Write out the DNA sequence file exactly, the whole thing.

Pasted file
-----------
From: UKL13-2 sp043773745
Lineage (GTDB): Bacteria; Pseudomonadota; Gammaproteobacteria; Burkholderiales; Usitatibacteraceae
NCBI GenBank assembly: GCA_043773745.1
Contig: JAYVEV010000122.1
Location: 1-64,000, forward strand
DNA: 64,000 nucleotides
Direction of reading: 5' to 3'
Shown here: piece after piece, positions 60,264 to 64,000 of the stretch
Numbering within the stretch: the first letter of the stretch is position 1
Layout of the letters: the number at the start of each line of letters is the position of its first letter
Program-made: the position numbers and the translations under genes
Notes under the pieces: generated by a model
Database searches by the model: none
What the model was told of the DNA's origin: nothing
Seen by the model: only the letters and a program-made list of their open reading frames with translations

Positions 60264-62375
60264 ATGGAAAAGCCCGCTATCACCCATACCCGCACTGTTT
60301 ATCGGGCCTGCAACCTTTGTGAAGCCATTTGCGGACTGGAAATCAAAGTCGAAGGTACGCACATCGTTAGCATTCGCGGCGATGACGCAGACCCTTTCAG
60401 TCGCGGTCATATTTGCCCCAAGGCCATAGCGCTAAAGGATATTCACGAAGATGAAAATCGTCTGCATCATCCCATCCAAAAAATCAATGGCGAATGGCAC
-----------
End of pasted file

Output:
From: UKL13-2 sp043773745
Lineage (GTDB): Bacteria; Pseudomonadota; Gammaproteobacteria; Burkholderiales; Usitatibacteraceae
NCBI GenBank assembly: GCA_043773745.1
Contig: JAYVEV010000122.1
Location: 1-64,000, forward strand
DNA: 64,000 nucleotides
Direction of reading: 5' to 3'
Shown here: piece after piece, positions 60,264 to 64,000 of the stretch
Numbering within the stretch: the first letter of the stretch is position 1
Layout of the letters: the number at the start of each line of letters is the position of its first letter
Program-made: the position numbers and the translations under genes
Notes under the pieces: generated by a model
Database searches by the model: none
What the model was told of the DNA's origin: nothing
Seen by the model: only the letters and a program-made list of their open reading frames with translations

Positions 60264-62375
60264 ATGGAAAAGCCCGCTATCACCCATACCCGCACTGTTT
60301 ATCGGGCCTGCAACCTTTGTGAAGCCATTTGCGGACTGGAAATCAAAGTCGAAGGTACGCACATCGTTAGCATTCGCGGCGATGACGCAGACCCTTTCAG
60401 TCGCGGTCATATTTGCCCCAAGGCCATAGCGCTAAAGGATATTCACGAAGATGAAAATCGTCTGCATCATCCCATCCAAAAAATCAATGGCGAATGGCAC